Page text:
Nicotine-induced plasma corticosterone is attenuated by social interactions in male and female adolescent rats

N. S. Pentkowski, M. R. Painter, K. J. Thiel, N. A. Peartree, T. H C Cheung, Pierre Deviche, M. Adams, J. Alba, Janet Neisewander

Research output: Contribution to journalArticlepeer-review

14 Scopus citations


Most smokers begin smoking during adolescence, a period during which social reward is highly influential. Initial exposure to nicotine can produce anxiogenic effects that may be influenced by social context. This study examined play behavior and plasma corticosterone following nicotine administration (0.6 mg/kg, s.c.) in both male and female adolescent (PND39) Sprague-Dawley rats in either isolate or social contexts. In blood samples collected immediately following the 15-min test session, nicotine increased plasma corticosterone relative to saline in both male and female isolate rats, but failed to do so in both males and females placed together in same-sex pairs. Nicotine also attenuated several indices of play behavior including nape attacks, pins and social contact. In isolate rats, nicotine selectively increased locomotor activity in females; however, when administered to social pairs, nicotine decreased locomotion in both sexes. These findings suggest that the presence of a social partner may decrease the initial negative, stress-activating effects of nicotine, perhaps leading to increased nicotine reward.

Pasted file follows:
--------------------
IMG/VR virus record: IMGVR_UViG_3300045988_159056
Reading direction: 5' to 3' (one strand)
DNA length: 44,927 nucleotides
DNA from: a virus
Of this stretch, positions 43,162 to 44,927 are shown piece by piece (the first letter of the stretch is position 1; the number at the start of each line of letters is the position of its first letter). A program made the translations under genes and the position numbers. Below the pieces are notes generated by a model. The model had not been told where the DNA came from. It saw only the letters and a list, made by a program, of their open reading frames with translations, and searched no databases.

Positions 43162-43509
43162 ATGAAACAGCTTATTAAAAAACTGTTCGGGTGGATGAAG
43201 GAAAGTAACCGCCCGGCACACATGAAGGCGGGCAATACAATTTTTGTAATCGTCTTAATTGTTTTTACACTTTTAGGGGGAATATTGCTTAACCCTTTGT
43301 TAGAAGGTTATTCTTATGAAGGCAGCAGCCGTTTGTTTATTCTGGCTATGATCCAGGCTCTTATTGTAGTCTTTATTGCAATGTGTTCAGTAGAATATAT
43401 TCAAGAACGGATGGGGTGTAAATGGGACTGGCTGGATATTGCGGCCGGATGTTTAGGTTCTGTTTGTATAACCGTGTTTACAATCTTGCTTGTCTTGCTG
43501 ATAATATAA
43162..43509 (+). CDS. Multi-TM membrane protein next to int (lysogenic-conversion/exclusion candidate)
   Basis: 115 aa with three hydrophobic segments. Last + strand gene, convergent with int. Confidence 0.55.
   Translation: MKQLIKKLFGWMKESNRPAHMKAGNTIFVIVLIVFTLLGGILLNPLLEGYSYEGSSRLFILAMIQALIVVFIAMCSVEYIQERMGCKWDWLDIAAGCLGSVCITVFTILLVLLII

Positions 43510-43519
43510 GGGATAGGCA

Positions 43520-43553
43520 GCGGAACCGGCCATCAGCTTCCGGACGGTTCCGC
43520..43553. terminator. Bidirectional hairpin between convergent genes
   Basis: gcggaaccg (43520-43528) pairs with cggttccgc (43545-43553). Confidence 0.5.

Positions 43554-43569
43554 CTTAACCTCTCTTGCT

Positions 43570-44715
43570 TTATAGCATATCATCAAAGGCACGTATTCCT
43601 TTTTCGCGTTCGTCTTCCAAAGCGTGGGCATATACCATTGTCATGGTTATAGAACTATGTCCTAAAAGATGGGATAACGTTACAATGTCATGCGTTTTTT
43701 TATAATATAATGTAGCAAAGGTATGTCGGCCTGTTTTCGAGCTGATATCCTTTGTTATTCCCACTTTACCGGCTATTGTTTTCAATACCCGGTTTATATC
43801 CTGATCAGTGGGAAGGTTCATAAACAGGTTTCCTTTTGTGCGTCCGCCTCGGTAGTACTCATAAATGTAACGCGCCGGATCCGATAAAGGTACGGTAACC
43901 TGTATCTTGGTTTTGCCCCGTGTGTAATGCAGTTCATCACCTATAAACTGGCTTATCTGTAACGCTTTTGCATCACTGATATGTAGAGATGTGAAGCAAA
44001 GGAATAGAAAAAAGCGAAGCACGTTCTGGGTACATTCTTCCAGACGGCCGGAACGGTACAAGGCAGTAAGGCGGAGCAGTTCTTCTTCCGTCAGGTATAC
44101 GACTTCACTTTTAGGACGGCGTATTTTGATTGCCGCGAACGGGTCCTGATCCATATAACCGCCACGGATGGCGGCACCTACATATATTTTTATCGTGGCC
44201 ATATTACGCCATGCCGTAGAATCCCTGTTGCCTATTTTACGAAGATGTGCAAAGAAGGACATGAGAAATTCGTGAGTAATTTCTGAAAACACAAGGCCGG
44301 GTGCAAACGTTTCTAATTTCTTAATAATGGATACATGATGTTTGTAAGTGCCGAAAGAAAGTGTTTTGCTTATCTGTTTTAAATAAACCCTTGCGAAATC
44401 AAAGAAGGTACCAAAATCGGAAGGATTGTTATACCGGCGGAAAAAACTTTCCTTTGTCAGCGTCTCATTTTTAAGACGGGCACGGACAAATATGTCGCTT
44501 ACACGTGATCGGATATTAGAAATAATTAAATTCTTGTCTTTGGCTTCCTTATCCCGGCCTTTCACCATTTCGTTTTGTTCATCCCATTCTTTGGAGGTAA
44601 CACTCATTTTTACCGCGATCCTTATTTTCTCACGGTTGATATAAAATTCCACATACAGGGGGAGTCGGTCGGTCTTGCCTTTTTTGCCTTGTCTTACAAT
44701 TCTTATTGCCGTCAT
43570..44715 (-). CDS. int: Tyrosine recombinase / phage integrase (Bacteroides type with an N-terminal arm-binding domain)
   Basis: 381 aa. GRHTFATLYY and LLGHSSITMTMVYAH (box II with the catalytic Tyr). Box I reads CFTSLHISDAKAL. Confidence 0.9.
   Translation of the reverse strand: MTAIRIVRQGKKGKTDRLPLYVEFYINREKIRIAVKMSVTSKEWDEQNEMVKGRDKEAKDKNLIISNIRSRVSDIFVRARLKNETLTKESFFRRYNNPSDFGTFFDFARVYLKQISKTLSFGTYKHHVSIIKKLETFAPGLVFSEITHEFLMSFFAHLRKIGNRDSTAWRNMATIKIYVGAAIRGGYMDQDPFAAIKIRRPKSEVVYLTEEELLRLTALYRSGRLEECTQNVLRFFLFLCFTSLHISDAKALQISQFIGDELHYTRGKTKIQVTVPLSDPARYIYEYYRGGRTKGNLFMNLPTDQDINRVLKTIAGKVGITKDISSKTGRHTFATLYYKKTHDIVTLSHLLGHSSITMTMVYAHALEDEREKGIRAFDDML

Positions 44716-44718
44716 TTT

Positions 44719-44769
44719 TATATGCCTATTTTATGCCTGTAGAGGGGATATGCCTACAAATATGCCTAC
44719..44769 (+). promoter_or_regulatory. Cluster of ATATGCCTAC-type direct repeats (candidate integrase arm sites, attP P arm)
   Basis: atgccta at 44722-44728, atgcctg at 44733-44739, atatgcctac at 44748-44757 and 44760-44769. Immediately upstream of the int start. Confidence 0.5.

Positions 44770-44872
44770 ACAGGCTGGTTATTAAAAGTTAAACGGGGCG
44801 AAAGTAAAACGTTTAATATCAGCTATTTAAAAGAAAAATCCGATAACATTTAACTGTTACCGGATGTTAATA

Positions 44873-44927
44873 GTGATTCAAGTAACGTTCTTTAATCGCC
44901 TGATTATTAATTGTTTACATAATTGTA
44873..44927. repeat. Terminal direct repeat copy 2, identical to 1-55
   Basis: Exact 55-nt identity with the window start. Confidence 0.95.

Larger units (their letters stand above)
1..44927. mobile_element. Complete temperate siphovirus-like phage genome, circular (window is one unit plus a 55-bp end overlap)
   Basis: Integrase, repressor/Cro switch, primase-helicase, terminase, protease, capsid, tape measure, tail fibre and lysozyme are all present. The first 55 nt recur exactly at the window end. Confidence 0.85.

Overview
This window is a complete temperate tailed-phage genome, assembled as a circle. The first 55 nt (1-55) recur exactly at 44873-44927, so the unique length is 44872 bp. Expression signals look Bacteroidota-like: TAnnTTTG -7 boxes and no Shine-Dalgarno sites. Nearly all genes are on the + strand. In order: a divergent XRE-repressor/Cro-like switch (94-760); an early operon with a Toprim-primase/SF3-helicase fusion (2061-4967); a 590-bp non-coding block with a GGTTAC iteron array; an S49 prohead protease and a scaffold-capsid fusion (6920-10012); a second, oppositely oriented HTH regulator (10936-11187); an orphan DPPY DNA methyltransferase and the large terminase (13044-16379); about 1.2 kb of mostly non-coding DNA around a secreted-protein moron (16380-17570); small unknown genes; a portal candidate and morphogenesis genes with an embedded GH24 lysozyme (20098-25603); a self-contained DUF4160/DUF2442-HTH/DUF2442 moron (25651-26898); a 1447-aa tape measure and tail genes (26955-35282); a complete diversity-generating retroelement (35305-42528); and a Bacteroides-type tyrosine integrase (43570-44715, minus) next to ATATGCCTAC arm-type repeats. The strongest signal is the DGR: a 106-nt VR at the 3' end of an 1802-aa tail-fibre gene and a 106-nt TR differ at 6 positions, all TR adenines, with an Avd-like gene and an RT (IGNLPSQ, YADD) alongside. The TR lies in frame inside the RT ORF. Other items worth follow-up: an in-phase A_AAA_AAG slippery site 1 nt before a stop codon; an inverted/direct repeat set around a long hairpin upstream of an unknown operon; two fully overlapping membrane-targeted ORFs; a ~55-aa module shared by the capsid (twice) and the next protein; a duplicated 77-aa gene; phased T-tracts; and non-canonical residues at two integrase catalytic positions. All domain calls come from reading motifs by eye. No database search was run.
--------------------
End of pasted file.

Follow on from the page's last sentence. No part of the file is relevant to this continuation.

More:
Original languageEnglish (US)
Pages (from-to)1-7
Number of pages7
JournalPharmacology Biochemistry and Behavior
Issue number1
StatePublished - Nov 2011


  • Corticosterone
  • Nicotine
  • Play behavior
  • Sex differences
  • Sociality
  • Stress

ASJC Scopus subject areas

  • Biochemistry
  • Toxicology
  • Pharmacology
  • Clinical Biochemistry
  • Biological Psychiatry
  • Behavioral Neuroscience


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